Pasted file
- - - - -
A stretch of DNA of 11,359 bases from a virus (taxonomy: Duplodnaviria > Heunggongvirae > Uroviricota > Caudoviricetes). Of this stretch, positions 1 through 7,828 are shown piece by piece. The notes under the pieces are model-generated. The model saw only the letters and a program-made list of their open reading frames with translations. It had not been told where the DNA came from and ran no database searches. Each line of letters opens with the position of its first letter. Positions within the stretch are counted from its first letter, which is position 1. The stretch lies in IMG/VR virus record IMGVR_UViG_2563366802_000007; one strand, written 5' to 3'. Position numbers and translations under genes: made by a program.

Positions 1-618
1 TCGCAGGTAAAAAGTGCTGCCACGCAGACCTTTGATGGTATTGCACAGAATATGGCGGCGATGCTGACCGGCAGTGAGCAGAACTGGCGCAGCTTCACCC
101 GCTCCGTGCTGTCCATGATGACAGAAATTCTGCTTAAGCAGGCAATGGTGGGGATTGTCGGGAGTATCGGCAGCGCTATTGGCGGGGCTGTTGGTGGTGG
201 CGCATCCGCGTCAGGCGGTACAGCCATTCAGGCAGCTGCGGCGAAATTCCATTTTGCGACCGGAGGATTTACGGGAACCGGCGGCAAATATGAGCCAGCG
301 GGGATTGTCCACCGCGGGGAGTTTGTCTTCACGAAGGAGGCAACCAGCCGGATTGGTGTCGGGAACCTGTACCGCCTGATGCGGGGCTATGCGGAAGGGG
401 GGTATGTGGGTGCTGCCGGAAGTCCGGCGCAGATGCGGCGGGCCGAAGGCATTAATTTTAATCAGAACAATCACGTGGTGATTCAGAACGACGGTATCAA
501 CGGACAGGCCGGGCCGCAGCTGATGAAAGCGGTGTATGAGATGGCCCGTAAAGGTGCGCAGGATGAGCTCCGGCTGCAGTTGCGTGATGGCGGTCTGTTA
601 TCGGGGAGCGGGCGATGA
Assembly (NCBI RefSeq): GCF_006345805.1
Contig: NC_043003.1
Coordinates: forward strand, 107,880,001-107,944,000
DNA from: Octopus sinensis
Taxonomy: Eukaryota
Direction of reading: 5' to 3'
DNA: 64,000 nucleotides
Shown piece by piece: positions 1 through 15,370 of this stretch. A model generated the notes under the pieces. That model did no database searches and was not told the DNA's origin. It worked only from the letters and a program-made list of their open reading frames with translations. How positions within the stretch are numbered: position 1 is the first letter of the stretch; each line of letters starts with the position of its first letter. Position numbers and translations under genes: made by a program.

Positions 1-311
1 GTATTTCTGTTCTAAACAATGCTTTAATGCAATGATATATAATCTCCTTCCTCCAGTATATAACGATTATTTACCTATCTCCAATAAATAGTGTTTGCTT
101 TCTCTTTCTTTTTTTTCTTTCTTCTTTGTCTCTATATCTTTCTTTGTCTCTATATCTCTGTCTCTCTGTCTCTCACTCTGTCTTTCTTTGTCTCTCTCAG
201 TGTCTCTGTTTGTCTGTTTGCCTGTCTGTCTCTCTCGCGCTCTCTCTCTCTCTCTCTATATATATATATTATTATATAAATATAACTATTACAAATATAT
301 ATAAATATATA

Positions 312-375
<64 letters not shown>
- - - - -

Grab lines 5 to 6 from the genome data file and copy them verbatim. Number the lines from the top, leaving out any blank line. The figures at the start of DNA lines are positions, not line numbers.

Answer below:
201 CGCATCCGCGTCAGGCGGTACAGCCATTCAGGCAGCTGCGGCGAAATTCCATTTTGCGACCGGAGGATTTACGGGAACCGGCGGCAAATATGAGCCAGCG
301 GGGATTGTCCACCGCGGGGAGTTTGTCTTCACGAAGGAGGCAACCAGCCGGATTGGTGTCGGGAACCTGTACCGCCTGATGCGGGGCTATGCGGAAGGGG